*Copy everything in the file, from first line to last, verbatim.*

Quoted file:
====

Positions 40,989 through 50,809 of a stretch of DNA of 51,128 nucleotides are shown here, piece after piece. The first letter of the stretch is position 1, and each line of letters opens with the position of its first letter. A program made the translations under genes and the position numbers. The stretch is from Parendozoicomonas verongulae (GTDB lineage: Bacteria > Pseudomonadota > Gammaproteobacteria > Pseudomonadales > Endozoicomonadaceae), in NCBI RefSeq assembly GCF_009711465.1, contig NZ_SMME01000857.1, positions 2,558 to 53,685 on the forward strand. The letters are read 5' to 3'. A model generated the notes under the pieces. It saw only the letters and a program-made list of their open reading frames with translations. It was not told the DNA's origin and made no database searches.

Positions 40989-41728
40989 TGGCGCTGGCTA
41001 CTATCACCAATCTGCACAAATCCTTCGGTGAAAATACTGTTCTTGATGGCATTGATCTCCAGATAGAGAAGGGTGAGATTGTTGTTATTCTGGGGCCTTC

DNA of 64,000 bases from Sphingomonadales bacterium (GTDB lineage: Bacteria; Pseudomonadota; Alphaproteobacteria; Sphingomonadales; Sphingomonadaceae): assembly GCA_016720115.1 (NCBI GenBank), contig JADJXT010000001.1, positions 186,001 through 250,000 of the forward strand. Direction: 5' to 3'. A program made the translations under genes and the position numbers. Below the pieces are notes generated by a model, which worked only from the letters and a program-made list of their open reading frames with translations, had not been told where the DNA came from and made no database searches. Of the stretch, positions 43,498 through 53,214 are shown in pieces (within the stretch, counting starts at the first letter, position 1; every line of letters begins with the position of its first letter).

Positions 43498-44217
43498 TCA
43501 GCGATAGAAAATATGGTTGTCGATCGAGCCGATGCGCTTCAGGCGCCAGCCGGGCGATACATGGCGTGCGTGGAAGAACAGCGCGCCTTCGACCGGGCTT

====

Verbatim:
Positions 40,989 through 50,809 of a stretch of DNA of 51,128 nucleotides are shown here, piece after piece. The first letter of the stretch is position 1, and each line of letters opens with the position of its first letter. A program made the translations under genes and the position numbers. The stretch is from Parendozoicomonas verongulae (GTDB lineage: Bacteria > Pseudomonadota > Gammaproteobacteria > Pseudomonadales > Endozoicomonadaceae), in NCBI RefSeq assembly GCF_009711465.1, contig NZ_SMME01000857.1, positions 2,558 to 53,685 on the forward strand. The letters are read 5' to 3'. A model generated the notes under the pieces. It saw only the letters and a program-made list of their open reading frames with translations. It was not told the DNA's origin and made no database searches.

Positions 40989-41728
40989 TGGCGCTGGCTA
41001 CTATCACCAATCTGCACAAATCCTTCGGTGAAAATACTGTTCTTGATGGCATTGATCTCCAGATAGAGAAGGGTGAGATTGTTGTTATTCTGGGGCCTTC

DNA of 64,000 bases from Sphingomonadales bacterium (GTDB lineage: Bacteria; Pseudomonadota; Alphaproteobacteria; Sphingomonadales; Sphingomonadaceae): assembly GCA_016720115.1 (NCBI GenBank), contig JADJXT010000001.1, positions 186,001 through 250,000 of the forward strand. Direction: 5' to 3'. A program made the translations under genes and the position numbers. Below the pieces are notes generated by a model, which worked only from the letters and a program-made list of their open reading frames with translations, had not been told where the DNA came from and made no database searches. Of the stretch, positions 43,498 through 53,214 are shown in pieces (within the stretch, counting starts at the first letter, position 1; every line of letters begins with the position of its first letter).

Positions 43498-44217
43498 TCA
43501 GCGATAGAAAATATGGTTGTCGATCGAGCCGATGCGCTTCAGGCGCCAGCCGGGCGATACATGGCGTGCGTGGAAGAACAGCGCGCCTTCGACCGGGCTT